Last summer, under the auspices of an Engaged Anthropology grant from the Wenner-Gren Foundation for Anthropological Research, Aragats Foundation Advisory Board member Maureen Marshall led a workshop in the village of Tsaghkahovit that brought the results of her analysis back to the community where her research had been conducted.

Dr. Maureen Marshall working with students in the village of Tsaghkahovit

Dr. Marshall conducted her PhD research in Armenia under the auspices of Project ArAGATS, receiving her degree from the University of Chicago Department of Anthropology in 2014.  Upon completion, she was eager to return the results of her work back to the communities in Armenia where we work.  In her workshop, Dr. Marshall was joined by two other members of The Aragats Foundation, Dr. Lori Khatchadourian and Dr. Ian Lindsay.

The 2014 workshop in Tsaghkahovit was an important first step in our mission of promoting an engaged archaeology that brings the benefits of research directly back to the communities that live amidst Armenia’s extraordinary ancient heritage.  The Aparan Heritage Center, when it is a reality, will become a center for teaching heritage to communities throughout the region.

US Ambassador Visits Project ArAGATS

John A. Heffern, the Ambassador of the United States of America to Armenia, visited the excavations of Project ArAGATS this week.  Touring excavations at Gegharot Kurgans, Gegharot Fortress, and Tsaghkahovit, the Ambassador tweeted his experience on his twitter feed:

Ambassador John A. Heffern with the Mayor of Gegharot Smbat Bayrakhtaryan at Gegharot Kurgan 3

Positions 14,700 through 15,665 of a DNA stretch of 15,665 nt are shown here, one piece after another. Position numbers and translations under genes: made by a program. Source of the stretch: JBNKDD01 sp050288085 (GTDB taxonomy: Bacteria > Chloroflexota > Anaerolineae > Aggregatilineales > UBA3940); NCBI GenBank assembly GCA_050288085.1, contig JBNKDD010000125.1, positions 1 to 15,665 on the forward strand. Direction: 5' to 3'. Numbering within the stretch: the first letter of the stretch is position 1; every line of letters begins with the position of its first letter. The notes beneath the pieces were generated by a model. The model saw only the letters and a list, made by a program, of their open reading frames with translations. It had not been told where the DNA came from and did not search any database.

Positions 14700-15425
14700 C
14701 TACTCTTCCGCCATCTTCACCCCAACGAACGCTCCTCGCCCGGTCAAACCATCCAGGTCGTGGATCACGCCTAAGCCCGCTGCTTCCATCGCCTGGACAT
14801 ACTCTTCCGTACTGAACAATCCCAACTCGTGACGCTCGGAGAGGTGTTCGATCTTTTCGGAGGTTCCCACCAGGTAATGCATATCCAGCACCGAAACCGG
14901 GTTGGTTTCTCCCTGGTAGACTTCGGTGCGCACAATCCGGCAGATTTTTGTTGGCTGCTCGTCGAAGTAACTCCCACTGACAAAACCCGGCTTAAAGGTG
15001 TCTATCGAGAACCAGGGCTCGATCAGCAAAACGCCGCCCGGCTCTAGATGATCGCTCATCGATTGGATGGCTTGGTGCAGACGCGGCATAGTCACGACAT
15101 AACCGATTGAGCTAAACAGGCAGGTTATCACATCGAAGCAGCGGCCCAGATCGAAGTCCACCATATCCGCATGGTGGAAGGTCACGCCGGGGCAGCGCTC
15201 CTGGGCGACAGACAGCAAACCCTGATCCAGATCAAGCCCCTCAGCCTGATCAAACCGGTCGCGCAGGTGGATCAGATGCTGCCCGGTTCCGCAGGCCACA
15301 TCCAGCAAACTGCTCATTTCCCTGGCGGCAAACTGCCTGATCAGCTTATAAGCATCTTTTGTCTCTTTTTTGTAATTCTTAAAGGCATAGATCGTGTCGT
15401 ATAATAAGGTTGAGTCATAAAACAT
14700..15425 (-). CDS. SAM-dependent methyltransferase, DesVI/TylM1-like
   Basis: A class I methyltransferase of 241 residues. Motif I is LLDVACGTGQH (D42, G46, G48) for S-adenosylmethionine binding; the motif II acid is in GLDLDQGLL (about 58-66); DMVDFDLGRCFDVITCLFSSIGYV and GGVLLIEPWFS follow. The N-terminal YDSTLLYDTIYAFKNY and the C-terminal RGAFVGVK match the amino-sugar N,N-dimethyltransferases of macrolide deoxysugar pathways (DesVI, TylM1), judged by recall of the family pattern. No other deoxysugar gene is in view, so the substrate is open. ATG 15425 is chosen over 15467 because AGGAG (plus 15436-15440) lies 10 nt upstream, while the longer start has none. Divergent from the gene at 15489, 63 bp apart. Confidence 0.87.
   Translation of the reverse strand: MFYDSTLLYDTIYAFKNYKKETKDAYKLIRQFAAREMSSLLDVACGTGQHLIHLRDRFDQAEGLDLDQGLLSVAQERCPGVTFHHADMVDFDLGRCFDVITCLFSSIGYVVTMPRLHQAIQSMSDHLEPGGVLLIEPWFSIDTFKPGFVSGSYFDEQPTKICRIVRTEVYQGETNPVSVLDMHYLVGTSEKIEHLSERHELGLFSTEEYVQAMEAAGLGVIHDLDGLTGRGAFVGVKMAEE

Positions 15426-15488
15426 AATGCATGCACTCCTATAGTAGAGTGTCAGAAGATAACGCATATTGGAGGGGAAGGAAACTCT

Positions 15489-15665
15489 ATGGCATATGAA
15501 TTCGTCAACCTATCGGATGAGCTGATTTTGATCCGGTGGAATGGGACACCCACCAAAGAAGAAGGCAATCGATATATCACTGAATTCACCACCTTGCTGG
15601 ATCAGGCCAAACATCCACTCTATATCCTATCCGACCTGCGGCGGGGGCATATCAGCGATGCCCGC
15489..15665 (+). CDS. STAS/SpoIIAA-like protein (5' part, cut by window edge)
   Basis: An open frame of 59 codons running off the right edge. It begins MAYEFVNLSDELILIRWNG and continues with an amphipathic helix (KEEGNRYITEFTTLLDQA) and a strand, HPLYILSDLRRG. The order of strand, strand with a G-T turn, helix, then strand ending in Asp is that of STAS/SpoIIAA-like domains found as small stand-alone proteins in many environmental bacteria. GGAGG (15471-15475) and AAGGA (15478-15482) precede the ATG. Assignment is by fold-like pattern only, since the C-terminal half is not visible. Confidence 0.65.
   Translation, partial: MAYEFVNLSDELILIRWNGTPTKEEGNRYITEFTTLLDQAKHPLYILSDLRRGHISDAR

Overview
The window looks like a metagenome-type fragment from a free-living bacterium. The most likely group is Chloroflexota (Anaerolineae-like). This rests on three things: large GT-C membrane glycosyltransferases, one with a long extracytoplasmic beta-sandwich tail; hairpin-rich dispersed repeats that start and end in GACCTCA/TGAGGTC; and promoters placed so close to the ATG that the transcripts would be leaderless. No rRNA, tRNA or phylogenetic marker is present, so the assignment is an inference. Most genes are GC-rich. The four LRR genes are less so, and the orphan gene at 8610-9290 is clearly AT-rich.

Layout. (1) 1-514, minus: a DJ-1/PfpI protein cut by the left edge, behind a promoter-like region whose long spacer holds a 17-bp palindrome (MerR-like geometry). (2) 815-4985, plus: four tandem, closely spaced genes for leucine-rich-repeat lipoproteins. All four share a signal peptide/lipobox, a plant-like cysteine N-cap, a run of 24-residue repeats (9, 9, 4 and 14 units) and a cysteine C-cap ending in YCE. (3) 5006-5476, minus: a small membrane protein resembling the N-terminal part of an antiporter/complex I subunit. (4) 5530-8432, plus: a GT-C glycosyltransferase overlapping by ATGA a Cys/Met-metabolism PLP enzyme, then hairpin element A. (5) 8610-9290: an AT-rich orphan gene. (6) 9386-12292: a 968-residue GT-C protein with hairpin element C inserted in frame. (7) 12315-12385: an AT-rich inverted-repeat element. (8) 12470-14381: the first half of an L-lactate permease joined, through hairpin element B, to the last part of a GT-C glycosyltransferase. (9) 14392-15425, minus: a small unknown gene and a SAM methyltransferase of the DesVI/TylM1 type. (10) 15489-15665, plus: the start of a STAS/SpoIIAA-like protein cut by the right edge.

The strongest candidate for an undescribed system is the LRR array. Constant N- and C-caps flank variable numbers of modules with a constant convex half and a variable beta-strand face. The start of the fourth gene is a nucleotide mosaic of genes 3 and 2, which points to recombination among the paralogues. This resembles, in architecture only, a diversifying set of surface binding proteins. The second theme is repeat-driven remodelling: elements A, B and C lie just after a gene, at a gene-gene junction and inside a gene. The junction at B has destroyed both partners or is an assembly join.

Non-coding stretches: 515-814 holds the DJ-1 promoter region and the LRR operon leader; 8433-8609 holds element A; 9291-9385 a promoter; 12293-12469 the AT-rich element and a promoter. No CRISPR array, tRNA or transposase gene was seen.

Ambassador John A. Heffern (l) with Mayor of Gegharot Smbat Bayrakhtaryan (r) at Gegharot Kurgan 3

Thank you Mr. Ambassador for giving your time and attention to Armenia’s archaeological heritage.

Spring PhDs from ArAGATS: Kathryn Franklin and Maureen Marshall

This spring welcomed two new PhDs to Project ArAGATS.

Kate Franklin completed her dissertation in the Anthropology Department at the University of Chicago entitled “This World is an Inn: Cosmopolitanism and Caravan Trade in late Medieval Armenia”.

Kate Franklin surveying research at the Medieval site of Arai

Kate Franklin surveying research at the Medieval site of Arai

The work examines the intersections of global trade and social life as constituted along the highways between late medieval (AD 12-15th c) towns and cities. Based on her excavations at the caravanatun at Arai, Franklin’s dissertation explores how medieval subjects (traders, princes, villagers, city dwellers) negotiated multiple, frequently contradictory, models of the world as they traveled.

Maureen Marshall’s dissertation, entitled “Subject(ed) Bodies: A Bioarchaeological Investigation of Late Bronze – Iron 1 (1500-800 BC) Armenia,” was also completed in the Anthropology Department at the University of Chicago.

Maureen Marshall excavating a Late Bronze Age tomb on the Tsaghkahovit Plain, Armenia

Maureen Marshall excavating a Late Bronze Age tomb on the Tsaghkahovit Plain, Armenia

The dissertation provides the first bioarchaeological investigation of Late Bronze and Iron 1 period mortuary complexes in the South Caucasus.  While her original fieldwork centered on excavations in a tomb complex adjacent to the fortress of Tsaghkahovit, in Armenia’s Tsaghkahovit Plain, her dissertation ranges far more broadly in both its engagement with data and its wider intellectual concerns.  Part reflection on traditions of skeletal studies in Armenia, part biographies of recovered lives from the Late Bronze Age, Marshall’s dissertation provides our most intimate portrait to date of lives lived in the region’s ancient landscapes.

Congratulations to both Kate and Maureen!

Armenia and Archaeo-Tourism

A great post from Project ArAGATS member Elizabeth Fagan’s blog regarding US Ambassador to Armenia Heffern’s recent TedX Yerevan talk: